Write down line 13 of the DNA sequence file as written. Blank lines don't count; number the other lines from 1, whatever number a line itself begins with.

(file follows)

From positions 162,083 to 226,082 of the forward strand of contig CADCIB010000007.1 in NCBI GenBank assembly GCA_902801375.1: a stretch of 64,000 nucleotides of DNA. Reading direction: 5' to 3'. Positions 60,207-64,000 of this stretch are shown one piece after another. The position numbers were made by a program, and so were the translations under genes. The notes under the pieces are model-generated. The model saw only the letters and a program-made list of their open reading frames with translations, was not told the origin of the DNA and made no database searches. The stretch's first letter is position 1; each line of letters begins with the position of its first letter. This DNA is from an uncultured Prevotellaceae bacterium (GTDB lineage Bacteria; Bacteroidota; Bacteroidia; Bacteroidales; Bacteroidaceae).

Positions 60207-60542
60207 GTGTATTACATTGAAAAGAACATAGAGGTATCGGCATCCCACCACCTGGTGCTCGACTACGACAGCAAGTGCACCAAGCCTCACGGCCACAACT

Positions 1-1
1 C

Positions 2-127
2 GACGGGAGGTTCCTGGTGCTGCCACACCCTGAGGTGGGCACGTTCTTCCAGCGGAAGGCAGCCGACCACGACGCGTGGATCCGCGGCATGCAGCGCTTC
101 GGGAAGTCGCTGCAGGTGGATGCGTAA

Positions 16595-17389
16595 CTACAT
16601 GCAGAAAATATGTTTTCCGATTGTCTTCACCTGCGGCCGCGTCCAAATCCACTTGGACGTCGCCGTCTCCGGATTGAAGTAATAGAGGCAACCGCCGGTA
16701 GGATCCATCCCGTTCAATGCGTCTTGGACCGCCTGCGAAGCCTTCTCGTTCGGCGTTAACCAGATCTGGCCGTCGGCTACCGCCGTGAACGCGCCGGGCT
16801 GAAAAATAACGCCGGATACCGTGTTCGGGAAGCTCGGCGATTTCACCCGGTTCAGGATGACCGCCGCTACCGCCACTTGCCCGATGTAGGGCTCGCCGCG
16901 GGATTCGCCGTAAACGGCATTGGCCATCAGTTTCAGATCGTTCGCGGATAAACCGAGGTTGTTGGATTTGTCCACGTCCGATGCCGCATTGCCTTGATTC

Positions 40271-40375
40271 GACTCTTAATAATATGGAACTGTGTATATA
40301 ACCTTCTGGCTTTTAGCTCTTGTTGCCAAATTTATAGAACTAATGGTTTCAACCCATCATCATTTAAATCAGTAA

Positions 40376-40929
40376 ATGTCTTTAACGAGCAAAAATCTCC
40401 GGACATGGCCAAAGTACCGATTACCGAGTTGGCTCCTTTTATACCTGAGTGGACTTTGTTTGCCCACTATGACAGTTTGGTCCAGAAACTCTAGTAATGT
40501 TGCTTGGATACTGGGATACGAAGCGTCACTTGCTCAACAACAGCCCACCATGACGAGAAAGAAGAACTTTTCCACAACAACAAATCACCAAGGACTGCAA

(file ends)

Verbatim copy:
16801 GAAAAATAACGCCGGATACCGTGTTCGGGAAGCTCGGCGATTTCACCCGGTTCAGGATGACCGCCGCTACCGCCACTTGCCCGATGTAGGGCTCGCCGCG